In 1852, stationed at the survey's headquarters in Dehradun, Radhanath Sikdar, an Indian mathematician and surveyor from Bengal, was the first to identify Everest as the world's highest peak, using trigonometric calculations based on Nicolson's measurements. An official announcement that Peak XV was the highest was delayed for several years as the calculations were repeatedly verified. Waugh began work on Nicolson's data in 1854, and along with his staff spent almost two years working on the calculations, having to deal with the problems of light refraction, barometric pressure, and temperature over the vast distances of the observations. Finally, in March 1856 he announced his findings in a letter to his deputy in Calcutta. Kangchenjunga was declared to be 28,156 ft (8,582 m), while Peak XV was given the height of 29,002 ft (8,840 m). Waugh concluded that Peak XV was "most probably the highest in the world". In actuality, Peak XV was found to be exactly 29,000 feet (8,839 m) high, but was publicly declared to be 29,002 ft (8,840 m). The arbitrary addition of 2 feet (60 cm) was to avoid the impression that an exact height of 29,000 feet was nothing more than a rounded estimate.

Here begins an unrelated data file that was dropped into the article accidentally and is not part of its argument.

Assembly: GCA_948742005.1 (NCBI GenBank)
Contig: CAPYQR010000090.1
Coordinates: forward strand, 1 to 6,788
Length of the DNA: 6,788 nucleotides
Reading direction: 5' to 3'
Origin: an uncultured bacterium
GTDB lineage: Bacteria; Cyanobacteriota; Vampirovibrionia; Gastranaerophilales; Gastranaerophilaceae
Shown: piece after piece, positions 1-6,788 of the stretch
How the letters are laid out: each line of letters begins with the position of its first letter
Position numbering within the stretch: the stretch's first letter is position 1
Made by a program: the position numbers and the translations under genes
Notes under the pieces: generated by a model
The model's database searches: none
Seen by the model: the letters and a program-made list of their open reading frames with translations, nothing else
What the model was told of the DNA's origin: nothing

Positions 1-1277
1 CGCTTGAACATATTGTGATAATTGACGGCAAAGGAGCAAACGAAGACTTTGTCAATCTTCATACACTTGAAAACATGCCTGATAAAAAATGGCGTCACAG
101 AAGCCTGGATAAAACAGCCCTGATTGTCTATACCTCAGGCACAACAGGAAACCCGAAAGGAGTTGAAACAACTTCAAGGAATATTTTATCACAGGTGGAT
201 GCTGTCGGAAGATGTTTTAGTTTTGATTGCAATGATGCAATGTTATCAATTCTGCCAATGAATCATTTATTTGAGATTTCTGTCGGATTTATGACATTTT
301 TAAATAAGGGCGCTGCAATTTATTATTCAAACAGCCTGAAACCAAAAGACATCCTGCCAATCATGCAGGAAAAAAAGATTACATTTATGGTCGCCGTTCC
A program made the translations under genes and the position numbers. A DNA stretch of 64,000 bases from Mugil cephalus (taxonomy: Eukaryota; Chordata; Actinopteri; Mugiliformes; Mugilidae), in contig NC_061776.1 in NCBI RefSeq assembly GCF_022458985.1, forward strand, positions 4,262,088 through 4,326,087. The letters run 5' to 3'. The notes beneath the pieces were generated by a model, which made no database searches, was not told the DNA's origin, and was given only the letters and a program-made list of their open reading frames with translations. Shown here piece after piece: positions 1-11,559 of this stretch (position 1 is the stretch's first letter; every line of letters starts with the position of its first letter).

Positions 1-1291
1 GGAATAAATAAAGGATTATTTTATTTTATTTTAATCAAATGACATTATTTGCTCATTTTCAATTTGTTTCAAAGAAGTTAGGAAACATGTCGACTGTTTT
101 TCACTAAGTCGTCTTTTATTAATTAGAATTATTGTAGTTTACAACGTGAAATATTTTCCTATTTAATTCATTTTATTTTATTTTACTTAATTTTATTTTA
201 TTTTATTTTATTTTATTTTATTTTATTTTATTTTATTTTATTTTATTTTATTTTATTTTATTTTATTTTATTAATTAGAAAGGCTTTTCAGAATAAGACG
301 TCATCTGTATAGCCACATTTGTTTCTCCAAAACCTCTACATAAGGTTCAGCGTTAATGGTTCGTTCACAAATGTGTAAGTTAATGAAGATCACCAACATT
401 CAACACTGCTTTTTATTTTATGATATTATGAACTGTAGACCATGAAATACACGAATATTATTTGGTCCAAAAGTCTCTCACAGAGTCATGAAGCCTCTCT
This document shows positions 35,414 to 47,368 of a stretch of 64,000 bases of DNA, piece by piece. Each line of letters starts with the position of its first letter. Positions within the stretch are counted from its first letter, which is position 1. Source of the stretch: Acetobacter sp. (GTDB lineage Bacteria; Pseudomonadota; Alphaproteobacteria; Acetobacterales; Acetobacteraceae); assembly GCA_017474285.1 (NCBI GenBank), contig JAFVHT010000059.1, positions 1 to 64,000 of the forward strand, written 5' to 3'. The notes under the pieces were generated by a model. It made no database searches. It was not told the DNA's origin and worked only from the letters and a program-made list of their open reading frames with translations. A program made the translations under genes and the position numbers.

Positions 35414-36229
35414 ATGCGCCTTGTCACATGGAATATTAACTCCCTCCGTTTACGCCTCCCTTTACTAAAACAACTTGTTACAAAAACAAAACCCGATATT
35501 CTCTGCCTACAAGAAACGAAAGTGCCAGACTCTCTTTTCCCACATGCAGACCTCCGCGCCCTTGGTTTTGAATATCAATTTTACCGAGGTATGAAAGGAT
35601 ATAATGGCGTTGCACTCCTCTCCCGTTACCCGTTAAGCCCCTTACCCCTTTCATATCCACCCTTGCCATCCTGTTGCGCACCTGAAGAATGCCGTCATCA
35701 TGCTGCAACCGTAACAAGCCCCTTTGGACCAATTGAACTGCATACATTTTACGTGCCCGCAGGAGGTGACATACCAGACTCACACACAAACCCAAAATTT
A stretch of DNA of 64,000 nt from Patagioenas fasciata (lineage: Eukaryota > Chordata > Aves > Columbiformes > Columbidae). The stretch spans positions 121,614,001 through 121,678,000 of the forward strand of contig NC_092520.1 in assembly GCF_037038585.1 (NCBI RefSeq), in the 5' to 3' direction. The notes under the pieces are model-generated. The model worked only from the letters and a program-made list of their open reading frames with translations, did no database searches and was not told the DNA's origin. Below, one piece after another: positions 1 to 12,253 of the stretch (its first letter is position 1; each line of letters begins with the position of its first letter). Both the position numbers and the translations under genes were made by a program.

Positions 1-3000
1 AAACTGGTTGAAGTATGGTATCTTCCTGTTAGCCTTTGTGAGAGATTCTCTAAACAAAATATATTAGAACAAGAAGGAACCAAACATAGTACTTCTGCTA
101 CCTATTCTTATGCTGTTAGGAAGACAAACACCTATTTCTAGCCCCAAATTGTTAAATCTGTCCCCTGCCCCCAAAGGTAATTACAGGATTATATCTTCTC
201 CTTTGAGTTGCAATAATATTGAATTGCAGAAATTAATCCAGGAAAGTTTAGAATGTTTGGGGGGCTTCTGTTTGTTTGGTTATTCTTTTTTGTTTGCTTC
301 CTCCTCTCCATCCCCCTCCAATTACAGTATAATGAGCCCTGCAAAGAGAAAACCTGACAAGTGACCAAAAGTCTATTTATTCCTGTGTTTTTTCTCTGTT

Naming

Everest

With the height now established, what to name the peak was clearly the next challenge. While the survey was anxious to preserve local names if possible (e.g., Kangchenjunga and Dhaulagiri were local names), Waugh argued that he was unable to find any commonly used local name. Waugh's search for a local name was hampered by Nepal and Tibet being closed to foreigners at the time. Many local names existed, with perhaps the best known in Tibet for several centuries being Chomolungma, which had appeared on a 1733 map published in Paris by the French geographer D'Anville. However, Waugh argued that with the plethora of local names, it would be difficult to favour one specific name over all others. So, he decided that Peak XV should be named after George Everest, his predecessor as Surveyor General of India. He wrote:

I was taught by my respected chief and predecessor, Colonel Sir George Everest to assign to every geographical object its true local or native appellation. But here is a mountain, most probably the highest in the world, without any local name that we can discover, whose native appellation, if it has any, will not very likely be ascertained before we are allowed to penetrate into Nepal. In the meantime the privilege as well as the duty devolves on me to assign… a name whereby it may be known among citizens and geographers and become a household word among civilized nations.